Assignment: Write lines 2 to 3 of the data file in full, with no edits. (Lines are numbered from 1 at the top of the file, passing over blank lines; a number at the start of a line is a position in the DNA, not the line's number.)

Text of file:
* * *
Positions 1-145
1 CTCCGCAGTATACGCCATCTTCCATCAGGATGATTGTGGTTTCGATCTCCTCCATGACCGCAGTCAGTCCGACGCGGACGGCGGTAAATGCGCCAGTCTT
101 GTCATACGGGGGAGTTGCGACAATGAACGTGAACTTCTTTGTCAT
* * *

1 CTCCGCAGTATACGCCATCTTCCATCAGGATGATTGTGGTTTCGATCTCCTCCATGACCGCAGTCAGTCCGACGCGGACGGCGGTAAATGCGCCAGTCTT
101 GTCATACGGGGGAGTTGCGACAATGAACGTGAACTTCTTTGTCAT